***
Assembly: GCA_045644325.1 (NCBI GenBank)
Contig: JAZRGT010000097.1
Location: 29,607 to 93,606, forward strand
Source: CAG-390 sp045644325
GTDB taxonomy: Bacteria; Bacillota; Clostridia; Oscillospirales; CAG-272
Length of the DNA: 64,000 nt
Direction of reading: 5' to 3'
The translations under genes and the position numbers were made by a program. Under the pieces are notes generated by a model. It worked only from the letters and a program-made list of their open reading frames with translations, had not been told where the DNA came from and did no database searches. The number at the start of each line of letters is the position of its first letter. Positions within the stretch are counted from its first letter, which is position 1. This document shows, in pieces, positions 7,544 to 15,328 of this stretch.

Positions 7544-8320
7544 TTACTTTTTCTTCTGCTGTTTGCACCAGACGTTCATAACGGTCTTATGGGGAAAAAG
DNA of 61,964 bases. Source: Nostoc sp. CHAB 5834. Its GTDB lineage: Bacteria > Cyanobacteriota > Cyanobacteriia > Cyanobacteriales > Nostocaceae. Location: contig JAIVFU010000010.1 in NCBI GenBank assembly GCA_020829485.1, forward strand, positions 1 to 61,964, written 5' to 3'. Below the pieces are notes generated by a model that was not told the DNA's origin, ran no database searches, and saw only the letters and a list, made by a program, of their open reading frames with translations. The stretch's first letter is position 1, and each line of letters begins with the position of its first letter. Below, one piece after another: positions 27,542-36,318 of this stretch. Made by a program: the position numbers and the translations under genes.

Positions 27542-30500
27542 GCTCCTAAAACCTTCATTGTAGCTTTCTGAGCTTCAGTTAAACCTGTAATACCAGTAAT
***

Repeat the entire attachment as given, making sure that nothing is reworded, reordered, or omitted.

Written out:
Assembly: GCA_045644325.1 (NCBI GenBank)
Contig: JAZRGT010000097.1
Location: 29,607 to 93,606, forward strand
Source: CAG-390 sp045644325
GTDB taxonomy: Bacteria; Bacillota; Clostridia; Oscillospirales; CAG-272
Length of the DNA: 64,000 nt
Direction of reading: 5' to 3'
The translations under genes and the position numbers were made by a program. Under the pieces are notes generated by a model. It worked only from the letters and a program-made list of their open reading frames with translations, had not been told where the DNA came from and did no database searches. The number at the start of each line of letters is the position of its first letter. Positions within the stretch are counted from its first letter, which is position 1. This document shows, in pieces, positions 7,544 to 15,328 of this stretch.

Positions 7544-8320
7544 TTACTTTTTCTTCTGCTGTTTGCACCAGACGTTCATAACGGTCTTATGGGGAAAAAG
DNA of 61,964 bases. Source: Nostoc sp. CHAB 5834. Its GTDB lineage: Bacteria > Cyanobacteriota > Cyanobacteriia > Cyanobacteriales > Nostocaceae. Location: contig JAIVFU010000010.1 in NCBI GenBank assembly GCA_020829485.1, forward strand, positions 1 to 61,964, written 5' to 3'. Below the pieces are notes generated by a model that was not told the DNA's origin, ran no database searches, and saw only the letters and a list, made by a program, of their open reading frames with translations. The stretch's first letter is position 1, and each line of letters begins with the position of its first letter. Below, one piece after another: positions 27,542-36,318 of this stretch. Made by a program: the position numbers and the translations under genes.

Positions 27542-30500
27542 GCTCCTAAAACCTTCATTGTAGCTTTCTGAGCTTCAGTTAAACCTGTAATACCAGTAAT